Basket Study Suggests New Combination Therapy in Colorectal Cancer


A novel basket trial has reported results on the treatment of vemurafenib in variety of nonmelanoma cancers with BRAF V600 mutation.

David Hyman, MD

David Hyman, MD

A novel basket trial has reported results on the treatment of vemurafenib in variety of nonmelanoma cancers withBRAF V600mutation. Patients with colorectal cancer, cholangiosarcoma, pancreatic cancer, and salivary gland cancer were included.1,2

The authors noted that cancers with theBRAF V600mutation have been identified by The Cancer Genome Atlas3and other studies. However, no systematic study of the efficacy of vemurafenib, a BRAF inhibitor, in these cancers, has been conducted. There are a number of reasons: for example, in more than 50% of cancers, the incidence ofBRAF V600mutations is less than 5%, and these include rare subtypes.1

To navigate this problem, the authors designed the histology-independent basket study, which included six cohorts ofBRAF V600-mutation—positive prespecified cancers and an additional cohort that included any otherBRAF V600-mutation—positive cancers. The principle aim was to discover clinically relevant indications of activity of BRAF inhibition in a range of tumor types that would lead to further studies or expansion of the basket study.1

The international study enrolled 122 patients withBRAF V600-mutation—positive tumors, from 23 centers. Exclusion criteria included previous treatment with a BRAF or MEK inhibitor, and patients with melanoma, papillary thyroid cancer, leukemia, or lymphoma. The primary endpoint was response rate at week 8. Among the diverse range of cancers included were the gastrointestinal-related malignancies, colorectal (the most common, at 37 patients), cholangiocarcinoma (8 patients), and pancreatic cancer (2 patients).1

Results with vemurafinib monotherapy in the colorectal cancer cohort were negligible, in agreement with findings of a previous phase I trial,4so the study included an arm of combination vemurafenib/cetuximab therapy.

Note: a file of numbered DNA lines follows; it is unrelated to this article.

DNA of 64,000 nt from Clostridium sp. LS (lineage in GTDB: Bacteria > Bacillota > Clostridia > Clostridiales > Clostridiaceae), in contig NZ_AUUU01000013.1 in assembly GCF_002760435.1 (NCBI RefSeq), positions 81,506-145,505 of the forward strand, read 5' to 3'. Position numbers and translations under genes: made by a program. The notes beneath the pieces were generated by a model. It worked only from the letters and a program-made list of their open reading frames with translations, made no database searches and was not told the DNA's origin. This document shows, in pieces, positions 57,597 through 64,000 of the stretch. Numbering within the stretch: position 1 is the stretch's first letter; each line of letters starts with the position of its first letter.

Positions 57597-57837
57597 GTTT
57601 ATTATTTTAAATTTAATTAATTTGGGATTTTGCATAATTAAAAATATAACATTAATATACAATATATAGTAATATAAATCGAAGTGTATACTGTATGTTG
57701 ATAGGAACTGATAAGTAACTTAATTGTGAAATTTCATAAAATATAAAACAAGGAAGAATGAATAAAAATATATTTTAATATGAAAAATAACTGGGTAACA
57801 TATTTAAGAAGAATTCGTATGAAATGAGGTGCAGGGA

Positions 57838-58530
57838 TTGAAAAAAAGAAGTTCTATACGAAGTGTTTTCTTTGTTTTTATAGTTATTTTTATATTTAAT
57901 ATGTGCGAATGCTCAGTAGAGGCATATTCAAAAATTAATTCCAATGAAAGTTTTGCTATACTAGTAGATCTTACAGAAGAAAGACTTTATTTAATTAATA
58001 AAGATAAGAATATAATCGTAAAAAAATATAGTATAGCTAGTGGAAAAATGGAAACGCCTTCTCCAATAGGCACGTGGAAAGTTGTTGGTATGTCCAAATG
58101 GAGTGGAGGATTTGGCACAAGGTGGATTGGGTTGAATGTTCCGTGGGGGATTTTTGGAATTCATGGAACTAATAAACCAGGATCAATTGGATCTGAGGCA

Evaluable Patients With Colorectal Cancer

(n = 10 monotherapy; n = 27 combination therapy)

Of the total monotherapy and combination population, 100% had received prior therapy, with a median of two previous treatments (range 1-6). In the combination therapy group, one overall response was noted, and although about 50% of patients experienced tumor regression, these patients did not meet the criteria for partial response. Actual partial response was 4%. Median overall survival was 7.1 months (95% CI, 4.4 to not reached), and median progression-free survival was 3.7 months (95% CI, 1.8-5.1).1

Fifty percent of patients on monotherapy exhibited stable disease, and 50% had progressive disease, versus 69% and 27% for those patients receiving combination therapy.1

Evaluable Patients With Cholangiosarcoma

(n = 8)

In this population, one (12%) patient experienced a partial response, four (50%) reached stable disease, and three (38%) had progressive disease. There was one overall response.1


The authors stated that there were anecdotal responses in patients with pancreatic cancer (n = 2) and salivary duct cancer (NA).1


The authors acknowledge the modest results with combination therapy in patients with colorectal cancer, but emphasized that 44% of the patients (12/27 had been previously treated with anti-EGFR therapy (cetuximab or panitumumab). They concluded that in light of the very aggressive and powerful resistance to chemotherapy ofBRAF V600-mutated colorectal cancers, serious consideration should be given to the use of combination therapy of an anti-EGFR agent with a BRAF inhibitor.1

The overall the basket study showed that tumors withBRAF V600mutations do not respond equally to BRAF inhibition.1“It’s encouraging that we saw responses across a wide variety of diseases,” said medical oncologist David Hyman, MD, the study’s first author and acting director, developmental therapeutics at Memorial Sloan Kettering Cancer Center. “At the same time, these results also show that you can’t simply extrapolate from the experience in one disease to all diseases. You can’t assume a drug that works well blocking the BRAF protein in melanoma will by itself be just as effective in other cancer types with the same mutation.”2

The unique design of the trial permits doctors to conduct quick investigations of therapeutic approaches based on laboratory data.1“While we can and should be cautiously optimistic, this is what the future of precision medicine looks like,” said lead study author Jose Baselga, MD, PhD Memorial Sloane Kettering’s physician-in-chief and chief medical officer, in a statement.2


1.     Hyman DM, Puzanov I, Subbiah V, et al. Vemurafenib in Multiple Nonmelanoma Cancers with BRAF V600 Mutations.N Engl J Med. 2015;373:726-736.

2.     Memorial Sloan Kettering Cancer Center. Clinical trial shows promise of “basket studies” for cancer drugs. Accessed August 27, 2015.

3.     Weinstein JN, Collisson EA, Mills GB, et al. The Cancer  Genome Atlas pan-cancer analysis project.Nat Genet. 2013;45:1113-1120.

4.     Kopetz S, Desai J, Chan E, et al. PLX4032 in metastatic colorectal cancer patients with mutant BRAF tumors.J Clin Oncol. 2010;28; (suppl:15s. abstract).

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